Thanks to improved taste and texture, it's easier than ever to work alternative meat sources into meals.

A decade ago, this would have been a very different story.

Meat alternatives such as tofu and tempeh were centuries old; frozen "veggie burgers" and the earliest plant-based meats had been on the scene for more than 20 years. Beyond Meat and Impossible Foods, now the industry's biggest players, were in their infancies.

But the biggest strides in plant-based meats have been made in the past 10 years, and there's no sign of a slowdown. Bloomberg estimates that plant-based proteins could make up nearly 8% of the global protein market by 2030. And in an article for the New York Times, award-winning chef and food writer J. Kenji López-Alt wrote that "modern vegan meat is among the most important technological leaps I've seen in my career."

Locally, siblings Kale and Aubry Walch opened the nation's first vegan butcher shop in Minneapolis in 2016, and last year published a cookbook that made vegan meat accessible to home chefs. Chef and author Robin Asbell already had been down the DIY road; her "Plant-Based Meats" was published in 2018, furthering the era of meatless eating.

Now grocery freezers are filled with plant-based options, from premade sausages and chicken tenders to bulk packages of meat that look and cook similarly to ground beef. It's easier than ever to add meat to your meatless meal, but not without recalibrating some kitchen habits.

We pored over cookbooks, articles and websites for the best information and advice for cooking with plant-based meats. Here are 10 tips to get you started:

Mind over matter: Experts recommend thinking of plant-based meat not as "fake meat" but as a substitute for it. In addition to the long list of plant-based meat substitutes, don't forget other foods that can pinch hit, such as tofu, tempeh, jackfruit and seitan. Think of meat as an accessory to the meal, not the main attraction.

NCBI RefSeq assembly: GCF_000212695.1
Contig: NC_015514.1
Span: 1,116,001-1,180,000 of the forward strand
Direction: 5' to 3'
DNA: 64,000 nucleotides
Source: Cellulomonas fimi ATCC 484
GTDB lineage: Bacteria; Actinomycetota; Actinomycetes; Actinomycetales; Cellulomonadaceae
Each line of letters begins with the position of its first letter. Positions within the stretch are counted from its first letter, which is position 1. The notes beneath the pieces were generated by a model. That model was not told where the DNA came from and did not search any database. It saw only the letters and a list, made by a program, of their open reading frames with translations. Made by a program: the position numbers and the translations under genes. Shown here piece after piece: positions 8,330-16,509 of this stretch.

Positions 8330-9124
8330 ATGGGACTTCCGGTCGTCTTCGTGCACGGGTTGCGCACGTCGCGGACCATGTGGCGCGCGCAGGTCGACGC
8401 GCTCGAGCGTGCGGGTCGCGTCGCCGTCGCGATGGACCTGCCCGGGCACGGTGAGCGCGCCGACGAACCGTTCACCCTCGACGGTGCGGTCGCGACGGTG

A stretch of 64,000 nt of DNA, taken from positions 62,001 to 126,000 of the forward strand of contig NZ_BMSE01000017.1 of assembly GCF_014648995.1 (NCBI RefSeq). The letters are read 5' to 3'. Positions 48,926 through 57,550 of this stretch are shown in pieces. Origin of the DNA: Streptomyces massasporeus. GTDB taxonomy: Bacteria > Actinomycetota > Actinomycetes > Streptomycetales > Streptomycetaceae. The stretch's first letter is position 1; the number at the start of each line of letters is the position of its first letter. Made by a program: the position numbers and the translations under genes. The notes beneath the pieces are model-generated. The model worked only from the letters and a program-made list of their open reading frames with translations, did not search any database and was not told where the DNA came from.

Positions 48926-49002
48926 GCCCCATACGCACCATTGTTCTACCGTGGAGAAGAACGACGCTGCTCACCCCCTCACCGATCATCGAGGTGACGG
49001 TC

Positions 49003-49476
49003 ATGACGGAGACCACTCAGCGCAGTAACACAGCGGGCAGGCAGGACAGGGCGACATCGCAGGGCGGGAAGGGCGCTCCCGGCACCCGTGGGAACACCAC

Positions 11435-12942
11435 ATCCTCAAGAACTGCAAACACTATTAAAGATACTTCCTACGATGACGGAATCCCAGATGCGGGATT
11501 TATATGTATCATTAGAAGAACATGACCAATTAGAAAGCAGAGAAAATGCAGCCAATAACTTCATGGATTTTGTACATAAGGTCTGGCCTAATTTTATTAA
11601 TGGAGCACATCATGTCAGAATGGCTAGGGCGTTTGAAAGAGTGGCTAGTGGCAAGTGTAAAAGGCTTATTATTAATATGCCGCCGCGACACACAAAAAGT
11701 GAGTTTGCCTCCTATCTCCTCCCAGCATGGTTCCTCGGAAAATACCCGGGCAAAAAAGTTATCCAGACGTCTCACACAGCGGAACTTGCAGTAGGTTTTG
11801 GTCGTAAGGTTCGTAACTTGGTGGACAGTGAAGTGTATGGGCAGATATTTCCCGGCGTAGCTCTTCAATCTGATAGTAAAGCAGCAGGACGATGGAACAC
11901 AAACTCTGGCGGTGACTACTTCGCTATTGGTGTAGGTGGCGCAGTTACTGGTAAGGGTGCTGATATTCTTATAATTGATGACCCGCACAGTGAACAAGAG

A new normal: The makeup of uncooked plant-based meat makes it soft and sticky, so keep your fingers wet when working with it. If your recipe is hands-on, like meatballs, be sure the meat is chilled; keep rechilling so the meat holds the desired shape. Speaking of chilling, if you have leftover meat, refreezing it won't change the taste and texture like it does animal meat. Keep it in airtight containers and it will last in the freezer for up to six months.

Easy on the salt: Salt is used in the production of plant-based meats, so if you're following a standard recipe reduce the amount of salt by 1/4 teaspoon. (Cookbooks and recipes developed for plant-based meats already take salt content into account.) If you're watching sodium intake, read labels — some brands have more sodium than others.

Flavor, flavor, flavor: Adding seasonings and marinades deepens the flavor and uses of plant-based meats. You can buy flavored meats, but creating your own seasonings allows you to control the ingredients. It's also more practical and economical to buy unseasoned meat in bulk instead of several seasoned varieties.

You can't read about plant-based meat without mentions of umami, the fifth taste. The Japanese word for "delicious" is often described as meaty or savory. Adding umami-rich foods — mushrooms, miso, soy sauce, olives, tomatoes, nutritional yeast — will give your plant-based dishes an extra flavor boost.

Get saucy: An easy entry into using plant-based meats is by choosing recipes with flavorful sauces — spaghetti, chili, enchiladas, teriyaki — or where meat plays a supporting role, such as dips (see recipe below). Plant-based meats release less liquid than their animal counterparts, so expect to use more liquids during cooking.

Get smoky, too: Plant-based meats lend themselves to smoky flavors, although their quick cooking time doesn't allow them to pick up the flavor they would get languishing on a grill or in a smoker. Adding spices and seasonings such as smoked paprika, smoked salt and liquid smoke can fill the smoky gap. Once you're ready to grill, make sure the grates are well-oiled; the fat makeup in plant-based meats makes them more susceptible to sticking. Which brings us to: